To add to my woes, as an Othermother at these groups, fellow parents are often unsure as to who or what I am. It probably doesn’t help that I look much younger than I actually am and don’t fit gendered codes about what a woman should look like, never having identified or presented as feminine. Unlike some lesbian parents, I’ve never had to have those awkward conversations about bleeding nipples or night feeds and pretend I know what women are talking about as they assume biological motherhood onto everyone within sniffing distance of a nappy. Usually I end up on the margins of these groups, and I don’t think this is due to homophobia as such, at least not with any intent or consciousness. I think it is a widespread and common response to gender difference. That response is to freeze, and in that frozen stasis is how we remain as we stiffly navigate what are really quite intimate moments, sitting in circles, sharing a mat or beanbag for various baby activities, singing together. This means that I am not questioned about our son in the same way that Rosie is. …

 

First published at We are Family Magazine and the full text is available here. 

Finn Mackay: My area of research is contemporary British feminism and feminist activism. I am particularly interested in changes in this social movement from the Second Wave of the 1970s and 1980s to the present day. I have been involved in feminist activism for twenty years, founding the London Feminist Network and revived London Reclaim the Night in 2004. Prior to returning to academia, my professional background was in education and youth work, where I worked on domestic violence prevention and anti-bullying. I am still proudly involved with the women’s sector, conducting work and research for organisations such as Women’s Aid. I am passionate about all social justice issues and equalities. Other research interests include gender studies, animal rights, lesbian and gay studies and particularly gender identity, definitions, expressions and borders within the LGBT community.  @Finn_Mackay

Five Classic Spooky Women to (Re)Watch This Halloween, at Her Story Arc

Cross-posted from: Her Story Arc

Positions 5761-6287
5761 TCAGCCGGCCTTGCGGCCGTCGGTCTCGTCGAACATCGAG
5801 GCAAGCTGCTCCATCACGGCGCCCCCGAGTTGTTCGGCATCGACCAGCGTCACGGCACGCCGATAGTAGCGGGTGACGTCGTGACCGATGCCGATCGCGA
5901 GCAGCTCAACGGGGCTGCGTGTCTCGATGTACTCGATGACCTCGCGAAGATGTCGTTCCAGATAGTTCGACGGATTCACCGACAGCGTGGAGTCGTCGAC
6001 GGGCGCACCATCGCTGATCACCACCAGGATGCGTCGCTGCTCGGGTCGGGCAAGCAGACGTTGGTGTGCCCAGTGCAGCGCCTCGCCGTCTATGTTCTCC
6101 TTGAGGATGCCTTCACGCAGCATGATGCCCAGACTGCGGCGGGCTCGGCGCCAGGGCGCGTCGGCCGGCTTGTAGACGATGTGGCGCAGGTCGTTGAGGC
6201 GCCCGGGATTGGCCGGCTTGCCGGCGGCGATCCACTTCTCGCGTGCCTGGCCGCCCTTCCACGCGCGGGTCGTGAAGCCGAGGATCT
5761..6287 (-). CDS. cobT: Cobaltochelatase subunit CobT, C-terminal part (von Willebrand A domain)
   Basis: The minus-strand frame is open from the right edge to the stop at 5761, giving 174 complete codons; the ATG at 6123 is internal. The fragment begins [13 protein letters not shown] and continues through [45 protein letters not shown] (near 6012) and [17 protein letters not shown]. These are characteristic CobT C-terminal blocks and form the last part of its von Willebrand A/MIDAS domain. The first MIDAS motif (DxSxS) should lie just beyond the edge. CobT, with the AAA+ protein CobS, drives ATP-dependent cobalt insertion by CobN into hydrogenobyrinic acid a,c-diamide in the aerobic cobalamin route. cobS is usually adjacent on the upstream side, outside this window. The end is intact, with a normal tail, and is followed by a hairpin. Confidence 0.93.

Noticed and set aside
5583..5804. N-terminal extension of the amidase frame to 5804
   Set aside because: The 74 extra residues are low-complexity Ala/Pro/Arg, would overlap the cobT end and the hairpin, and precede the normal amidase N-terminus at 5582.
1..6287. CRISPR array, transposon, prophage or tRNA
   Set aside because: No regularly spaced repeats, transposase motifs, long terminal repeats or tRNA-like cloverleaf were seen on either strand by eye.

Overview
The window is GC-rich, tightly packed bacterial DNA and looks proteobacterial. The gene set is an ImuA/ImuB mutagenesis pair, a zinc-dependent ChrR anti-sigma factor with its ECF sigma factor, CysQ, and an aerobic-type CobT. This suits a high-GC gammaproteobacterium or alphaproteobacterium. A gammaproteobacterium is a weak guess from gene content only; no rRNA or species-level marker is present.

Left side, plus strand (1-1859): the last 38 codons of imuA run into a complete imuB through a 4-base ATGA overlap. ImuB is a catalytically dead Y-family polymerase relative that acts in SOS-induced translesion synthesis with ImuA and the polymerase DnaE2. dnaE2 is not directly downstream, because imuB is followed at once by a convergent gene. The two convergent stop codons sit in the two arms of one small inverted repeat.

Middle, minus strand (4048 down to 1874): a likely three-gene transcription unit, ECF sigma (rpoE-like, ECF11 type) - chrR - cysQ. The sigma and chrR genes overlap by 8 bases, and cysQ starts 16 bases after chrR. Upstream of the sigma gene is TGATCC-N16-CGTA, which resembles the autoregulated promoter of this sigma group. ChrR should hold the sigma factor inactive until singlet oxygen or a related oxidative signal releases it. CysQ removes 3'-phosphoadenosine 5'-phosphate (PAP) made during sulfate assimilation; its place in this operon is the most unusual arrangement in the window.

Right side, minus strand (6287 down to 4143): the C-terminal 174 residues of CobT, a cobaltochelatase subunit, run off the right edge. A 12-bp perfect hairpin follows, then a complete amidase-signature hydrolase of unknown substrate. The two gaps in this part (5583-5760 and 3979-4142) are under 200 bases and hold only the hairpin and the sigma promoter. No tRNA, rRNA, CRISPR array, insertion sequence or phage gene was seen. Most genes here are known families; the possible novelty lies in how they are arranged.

Originally published: 15.10.17

Halloween is upon us! Now that my apartment is all decorated, it’s time to devote some posts to the spookiest holiday. Luckily, we have plenty of scary ladies to discuss! In this post, we’ll take a look at five classic female characters and their eerie stories.
Read more Five Classic Spooky Women to (Re)Watch This Halloween, at Her Story Arc

Furies and Witches, at The Suppressed Histories Archive

Cross-posted from: Suppressed Histories Archive
Originally published: 02.08.18

Tisiphone is one of the Erinnyes (Furies) in ancient Greece, sister of Alecto and Megaera. Her purview was to punish murderers, including those who killed parents or siblings. But as Ovid tells the story (Metamorphosis 4), Tisiphone brings about murder at the behest of Juno/Hera. She drives king Athamas mad and causes him to kill his children. He sees his  wife Ino and their children as a lioness and her cubs, and smashes his son’s head on a rock. Ino grabs her daughter, runs away to the top of a cliff, and jumps into the sea.

This is the base story, which was resurrected in medieval Europe during the revival of Greek and Roman literature, and remythologized according to western European witch archetypes. Here is the first image that I came across, which had no visible connection to Greco-Roman mythology, since everyone is dressed in 15th century French garb. Tisiphone is no longer a goddess, but a witch holding two winged dragons (mischievous and adorable). She is shown causing Athamas to slay his family (wife as well as both children, thus diverging from the ancient story).

Athamas kills his family, 15th century

 

 

The full article is available at The Suppressed Histories Archive.